2 Nightmares by Kevin Grauke

The House at the Top of Quick Hill Road

after The Texas Chainsaw Massacre

The first thirty minutes are easy, but just as soon as you see the skulls of cow and deer on the walls inside the house at the top of Quick Hill Road, you have my permission to close your eyes so as to miss the large man in the too-small tie and soiled apron swinging his mallet down like he’s driving a stubborn railroad spike and then hauling the wriggling body up the ramp into the deep red room and sliding the silver door shut with a slam. Keep your eyes closed, if you wish, when you hear the crying woman find the room of feathers, the chair with arms and legs made from the less metaphorical sort of the same, the too-large chicken in the too-small cage, and finally, a meat hook’s finality. You may, if you wish, plug your ears, too, so as not to hear the squeals of the aproned man and his green Poulan. But when the end comes, you must open your eyes and ears both, to witness the strangest of beauties. Watch the dawn rise behind the family’s masked son just as the last one alive is getting away, exquisite in her bloody hysteria. Listen to the keening of his chainsaw: it’s a smoking vulture that climbs, swoops down, climbs again. Watch him then spin into a stumbling dance, pirouetting like the heaviest girl in ballet class, except this dance, backlit as it is by such a sickly sun, is nigh transcendent in its despair, knowing as he does how his furious machine has just missed out forever on what promised to be the tenderest meat.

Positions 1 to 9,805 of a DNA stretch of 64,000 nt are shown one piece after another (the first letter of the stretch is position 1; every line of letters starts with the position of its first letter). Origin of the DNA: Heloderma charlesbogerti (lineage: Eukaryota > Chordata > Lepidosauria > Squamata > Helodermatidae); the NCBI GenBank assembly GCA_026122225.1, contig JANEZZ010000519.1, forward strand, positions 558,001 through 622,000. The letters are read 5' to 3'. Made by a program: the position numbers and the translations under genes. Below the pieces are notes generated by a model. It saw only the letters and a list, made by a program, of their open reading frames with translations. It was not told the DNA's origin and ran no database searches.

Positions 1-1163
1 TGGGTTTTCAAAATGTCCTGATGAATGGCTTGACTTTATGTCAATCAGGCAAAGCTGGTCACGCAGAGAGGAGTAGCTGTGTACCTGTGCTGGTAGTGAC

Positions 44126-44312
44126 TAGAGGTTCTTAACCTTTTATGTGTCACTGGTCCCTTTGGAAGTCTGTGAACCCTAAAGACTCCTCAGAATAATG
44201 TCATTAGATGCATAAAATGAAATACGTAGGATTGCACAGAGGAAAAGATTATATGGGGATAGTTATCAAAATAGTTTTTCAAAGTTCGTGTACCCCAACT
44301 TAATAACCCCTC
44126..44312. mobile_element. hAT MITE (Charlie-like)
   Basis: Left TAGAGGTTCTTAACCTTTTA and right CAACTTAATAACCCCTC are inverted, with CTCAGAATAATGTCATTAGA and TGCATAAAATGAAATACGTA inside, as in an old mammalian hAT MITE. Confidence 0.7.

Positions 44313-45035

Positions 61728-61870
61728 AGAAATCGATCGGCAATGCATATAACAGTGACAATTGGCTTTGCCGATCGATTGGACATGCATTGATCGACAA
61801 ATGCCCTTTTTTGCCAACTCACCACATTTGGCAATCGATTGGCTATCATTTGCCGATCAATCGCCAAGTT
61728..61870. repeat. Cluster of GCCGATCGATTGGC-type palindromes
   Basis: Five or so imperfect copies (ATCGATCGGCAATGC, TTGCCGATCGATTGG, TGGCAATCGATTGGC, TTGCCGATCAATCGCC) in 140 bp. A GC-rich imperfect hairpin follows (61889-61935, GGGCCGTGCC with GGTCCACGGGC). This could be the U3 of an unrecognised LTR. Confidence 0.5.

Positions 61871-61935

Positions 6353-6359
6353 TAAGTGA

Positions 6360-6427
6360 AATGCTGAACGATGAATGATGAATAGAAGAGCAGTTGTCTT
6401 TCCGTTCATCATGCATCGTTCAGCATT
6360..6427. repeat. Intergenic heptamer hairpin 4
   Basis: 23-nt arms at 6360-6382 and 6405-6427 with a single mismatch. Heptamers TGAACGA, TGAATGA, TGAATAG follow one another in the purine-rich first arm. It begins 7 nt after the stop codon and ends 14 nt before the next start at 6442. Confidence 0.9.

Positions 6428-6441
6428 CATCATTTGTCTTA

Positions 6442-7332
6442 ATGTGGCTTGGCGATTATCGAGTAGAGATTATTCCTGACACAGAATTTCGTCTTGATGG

An Elm Street Corrective

He slays teens in their sleep does the burnt man in the fedora and the red/olive sweater, piercing and julienning them with sickled fingers he fashioned for himself from boiler steam, his melted knot of a face grinning rotten as he lays waste to the youth of Springwood, OH(!), cracking wise all the while, thoroughly enjoying his time hobgoblining about, disrupting dream after dream with his rotten-toothed sniggers. With our mouths popcorn-stuffed, we celebrate his failures with the raucous lust of the virtuous. And yet, who’s to say, really, that his posthumous rage isn’t justified? Yes, our heroine was told by her mother that, in the name of justice avenging the most terrible of things, he was hunted down and set ablaze by an avenging mob that happened to include Mommy herself, but who’s to say that this mob was right in their righteousness? Who’s to say, really, that they, inflamed with vengeance, didn’t murder an innocent man, one framed for crimes never committed, just to cleanse themselves of grief? If this were the truth, wouldn’t you too inhabit and haunt the dreams of the children of those who slew you? Though nothing now but a crosshatched shade, wouldn’t you too bleed them down to their marrow in the name of cosmic balance? Wouldn’t you too luxuriate in the music of their street choir’s lamentation songs?

Kevin Grauke has published work in such places as The Threepenny Review, The Southern Review, Quarterly West, Cimarron Review, and Quarterly West. He teaches at La Salle University in Philadelphia. Twitter: @kevingrauke

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